Residential home care is becoming a great choice for families wanting more   personalized care for their loved one.

What makes this a great choice?    One provider said “Your loved one will get the care they rightly deserve.”   Let’s look at three areas:  1) Community 2) Medical Issues and 3) Hospice and end of life issues.

Residential care homes are a smaller community more like home.  Moving your loved one from their home is a big adjustment, but easier when changing their address from one home environment to another.  The larger environment can cause anxiety to those with memory issues as they are faced with the challenge of navigating to the dining room and back, confused with dealing with new staff as shift changes; waiting for assistance to the bathroom, or needing assist to change a brief.  The cost of service is usually less than the larger facility and no need for a personal attendant.

One on one interaction with staff helps the resident maintain the highest level of mental function and decreases depression, allowing them to participate in the everyday activities in the home.  To keep the residents oriented to their surroundings, the family is encouraged to bring familiar items such as pictures, a favorite chair, and a bed.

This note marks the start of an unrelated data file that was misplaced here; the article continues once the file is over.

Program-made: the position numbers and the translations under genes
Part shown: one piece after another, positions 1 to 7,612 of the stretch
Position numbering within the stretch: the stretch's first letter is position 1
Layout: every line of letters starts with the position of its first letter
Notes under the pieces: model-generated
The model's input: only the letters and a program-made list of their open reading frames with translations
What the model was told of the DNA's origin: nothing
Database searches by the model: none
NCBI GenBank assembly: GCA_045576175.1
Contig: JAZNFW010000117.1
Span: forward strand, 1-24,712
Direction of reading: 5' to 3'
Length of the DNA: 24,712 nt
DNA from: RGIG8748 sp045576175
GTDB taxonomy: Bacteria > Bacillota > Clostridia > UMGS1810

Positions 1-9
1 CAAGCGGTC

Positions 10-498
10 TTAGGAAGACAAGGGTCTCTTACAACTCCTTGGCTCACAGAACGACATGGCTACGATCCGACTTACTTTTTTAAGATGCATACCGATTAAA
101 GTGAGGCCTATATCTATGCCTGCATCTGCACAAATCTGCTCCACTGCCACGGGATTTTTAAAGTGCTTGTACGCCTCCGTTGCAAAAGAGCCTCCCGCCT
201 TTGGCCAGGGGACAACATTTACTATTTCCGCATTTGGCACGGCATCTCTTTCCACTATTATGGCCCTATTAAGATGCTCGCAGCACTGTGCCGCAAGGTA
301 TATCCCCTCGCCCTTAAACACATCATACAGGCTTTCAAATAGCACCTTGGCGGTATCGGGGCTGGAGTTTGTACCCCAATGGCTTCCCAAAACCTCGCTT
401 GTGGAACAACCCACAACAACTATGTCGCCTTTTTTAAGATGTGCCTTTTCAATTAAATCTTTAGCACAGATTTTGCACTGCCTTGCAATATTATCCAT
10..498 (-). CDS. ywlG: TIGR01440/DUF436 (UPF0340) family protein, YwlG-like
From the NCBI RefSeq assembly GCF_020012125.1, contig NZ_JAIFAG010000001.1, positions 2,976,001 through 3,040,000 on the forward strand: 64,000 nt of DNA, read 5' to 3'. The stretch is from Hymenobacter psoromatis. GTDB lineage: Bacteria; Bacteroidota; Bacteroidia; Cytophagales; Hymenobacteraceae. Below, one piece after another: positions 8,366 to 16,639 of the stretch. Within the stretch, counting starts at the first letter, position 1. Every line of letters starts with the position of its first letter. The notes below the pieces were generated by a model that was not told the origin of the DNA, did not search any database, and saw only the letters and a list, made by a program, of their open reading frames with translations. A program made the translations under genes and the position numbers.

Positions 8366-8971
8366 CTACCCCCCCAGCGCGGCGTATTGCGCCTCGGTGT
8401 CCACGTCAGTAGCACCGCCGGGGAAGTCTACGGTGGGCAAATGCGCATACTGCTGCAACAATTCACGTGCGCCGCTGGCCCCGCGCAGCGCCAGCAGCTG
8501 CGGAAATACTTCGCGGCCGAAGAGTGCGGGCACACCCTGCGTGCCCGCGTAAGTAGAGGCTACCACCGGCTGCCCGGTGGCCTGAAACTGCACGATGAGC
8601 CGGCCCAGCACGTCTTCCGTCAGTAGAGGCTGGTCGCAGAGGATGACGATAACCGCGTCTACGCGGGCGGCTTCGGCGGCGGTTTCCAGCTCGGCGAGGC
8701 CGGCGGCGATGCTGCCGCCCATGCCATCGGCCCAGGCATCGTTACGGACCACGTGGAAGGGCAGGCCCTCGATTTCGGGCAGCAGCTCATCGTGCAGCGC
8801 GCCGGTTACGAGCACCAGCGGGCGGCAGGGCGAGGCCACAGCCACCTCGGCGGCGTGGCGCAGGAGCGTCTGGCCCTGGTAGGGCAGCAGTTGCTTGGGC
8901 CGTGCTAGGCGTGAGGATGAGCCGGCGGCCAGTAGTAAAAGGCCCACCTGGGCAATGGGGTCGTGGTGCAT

The kitchen and home cooked meals are just steps away.  Fresh fruits and veggies are a hallmark of the homes whereby keeping the residents regular.

Complex medical issues may not have to be treated at a long term care facility (evaluated individually).  Most homes use a physician service which serves to decrease trips to the doctor office.  Rehabilitation services, X-ray, blood draws, podiatry, etc., are available in the homes.

Finally, end of life issues and hospice.  Hospice is a wonderful service that assists individuals face end of life with dignity and respect.  They are a welcomed service to the homes, assisting individuals during their end of life journey.  This allows residents to continue to age in place with the providers they have come to love and trust without having to move to another facility.

Residential home care truly is a wonderful choice that can meet individual needs so your loved one will continue to age gracefully, with dignity and honor.